Comments: In the 19th century the garden designer John Claudius Loudon described Deepdene as "...a group [of buildings] so rich in classic forms and combinations that no one can duly appreciate its beauties whose mind is not thoroughly imbued with Italy and the fine arts. It is in short, an example of what the Germans would call the ecstatic in architecture." David Watkin has called Hope's Deepdene "...the most startling Picturesque country house in England."

  • Garden & Outbuildings: The grounds of The Deepdene were famous in the 17th century. Contemporary references are made to Charles Howard's amphitheater garden, together with grottoes and a subterranean passage. Aubrey and John Evelyn both made visits and praised what they found. During the time of Thomas Hope the grounds were particularly noted for the Theatre of the Arts, which contained a collection of antique marble sculpture. The Hope Mausoleum, the only remaining building on the grounds of The Deepdene, was built and consecrated in 1818 for the burial of Hope's young son, Charles, who died in 1818; Thomas Hope was buried there in 1831, followed by other members of his family. In 1941 the 6th Duke of Newcastle was the last interment in the mausoleum. In 1954 the mausoleum was permanently sealed with concrete and buried with earth up to the level of the roof. The 7th Duke of Newcastle left the Hope Mausoleum and the surrounding land to the town of Dorking in 1960 to be used as a public open space. Sited in a picturesque dell, the large archaic Greek style mausoleum is Thomas Hope's only extant building; it was neglected for decades, until, in 2003, the idea of excavating and restoring the mausoleum was proposed by a number of amenity groups, including the Mausolea and Monuments Trust. In 2010 excavation work began; in 2016 the magnificent mausoleum was completely restored and triumphantly opened to the public, complete with reproduction Hope furniture.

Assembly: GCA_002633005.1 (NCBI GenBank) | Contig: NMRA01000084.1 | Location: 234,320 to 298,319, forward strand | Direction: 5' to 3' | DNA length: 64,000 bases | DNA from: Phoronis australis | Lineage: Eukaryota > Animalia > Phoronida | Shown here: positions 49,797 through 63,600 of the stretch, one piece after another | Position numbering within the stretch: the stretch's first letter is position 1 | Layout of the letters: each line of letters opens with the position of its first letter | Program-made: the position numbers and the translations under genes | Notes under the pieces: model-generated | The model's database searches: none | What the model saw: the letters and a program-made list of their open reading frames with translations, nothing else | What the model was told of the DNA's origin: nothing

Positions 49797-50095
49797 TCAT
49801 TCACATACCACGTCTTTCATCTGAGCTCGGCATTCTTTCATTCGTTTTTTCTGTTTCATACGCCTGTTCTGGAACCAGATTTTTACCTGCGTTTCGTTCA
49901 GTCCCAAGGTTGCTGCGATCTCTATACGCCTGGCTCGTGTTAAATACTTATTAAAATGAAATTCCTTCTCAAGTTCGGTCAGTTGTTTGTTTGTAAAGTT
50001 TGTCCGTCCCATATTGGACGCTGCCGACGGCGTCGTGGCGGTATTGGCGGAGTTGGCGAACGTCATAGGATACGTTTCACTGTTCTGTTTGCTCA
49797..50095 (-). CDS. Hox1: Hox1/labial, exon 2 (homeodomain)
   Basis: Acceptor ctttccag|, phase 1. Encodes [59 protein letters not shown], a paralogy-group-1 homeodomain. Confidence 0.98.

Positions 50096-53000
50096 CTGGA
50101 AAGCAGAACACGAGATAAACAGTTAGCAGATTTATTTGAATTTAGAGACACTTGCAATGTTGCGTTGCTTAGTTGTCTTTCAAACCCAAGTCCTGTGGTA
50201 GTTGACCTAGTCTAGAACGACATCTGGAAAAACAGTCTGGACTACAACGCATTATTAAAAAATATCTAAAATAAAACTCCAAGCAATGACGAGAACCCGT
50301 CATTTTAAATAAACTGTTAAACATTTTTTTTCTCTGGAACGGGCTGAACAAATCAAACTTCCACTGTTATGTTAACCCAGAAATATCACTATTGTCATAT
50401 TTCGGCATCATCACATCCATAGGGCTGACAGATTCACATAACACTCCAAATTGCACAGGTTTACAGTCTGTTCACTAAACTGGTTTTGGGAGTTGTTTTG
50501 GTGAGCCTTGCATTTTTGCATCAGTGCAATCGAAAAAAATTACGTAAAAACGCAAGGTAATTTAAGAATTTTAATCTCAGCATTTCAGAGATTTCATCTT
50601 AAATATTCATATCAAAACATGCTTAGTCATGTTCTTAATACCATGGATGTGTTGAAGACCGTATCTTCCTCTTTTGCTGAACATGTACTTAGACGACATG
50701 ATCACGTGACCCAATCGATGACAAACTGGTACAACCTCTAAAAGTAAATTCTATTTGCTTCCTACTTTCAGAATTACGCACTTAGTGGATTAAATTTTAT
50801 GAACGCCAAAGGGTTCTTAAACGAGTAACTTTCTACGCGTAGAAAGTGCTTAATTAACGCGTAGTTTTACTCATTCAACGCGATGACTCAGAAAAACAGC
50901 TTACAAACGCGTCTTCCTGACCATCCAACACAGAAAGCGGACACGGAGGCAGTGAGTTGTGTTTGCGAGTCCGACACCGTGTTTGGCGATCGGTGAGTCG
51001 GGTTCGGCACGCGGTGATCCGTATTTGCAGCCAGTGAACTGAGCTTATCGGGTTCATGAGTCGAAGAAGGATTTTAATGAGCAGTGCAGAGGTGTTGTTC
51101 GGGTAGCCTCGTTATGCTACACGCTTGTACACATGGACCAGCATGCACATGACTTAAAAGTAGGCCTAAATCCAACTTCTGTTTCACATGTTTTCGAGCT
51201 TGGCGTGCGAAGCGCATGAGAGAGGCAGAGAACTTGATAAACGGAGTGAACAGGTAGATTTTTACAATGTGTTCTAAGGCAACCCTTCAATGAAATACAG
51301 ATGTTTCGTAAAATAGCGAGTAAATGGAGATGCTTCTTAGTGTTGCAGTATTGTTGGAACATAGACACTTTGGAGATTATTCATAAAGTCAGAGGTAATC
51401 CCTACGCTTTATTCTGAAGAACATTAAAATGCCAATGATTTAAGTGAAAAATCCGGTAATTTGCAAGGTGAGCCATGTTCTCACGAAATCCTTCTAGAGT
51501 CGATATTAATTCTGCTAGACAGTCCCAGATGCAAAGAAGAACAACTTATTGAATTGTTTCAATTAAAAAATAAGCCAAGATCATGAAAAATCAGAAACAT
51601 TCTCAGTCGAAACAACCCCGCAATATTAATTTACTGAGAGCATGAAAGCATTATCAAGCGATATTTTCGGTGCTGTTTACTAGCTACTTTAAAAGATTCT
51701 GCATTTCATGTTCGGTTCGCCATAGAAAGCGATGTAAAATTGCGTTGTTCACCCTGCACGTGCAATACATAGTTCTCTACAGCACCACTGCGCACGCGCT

• Architect: Alexander Roos

    Date: 1850s
    Designed: Italianate additions for Henry Thomas Hope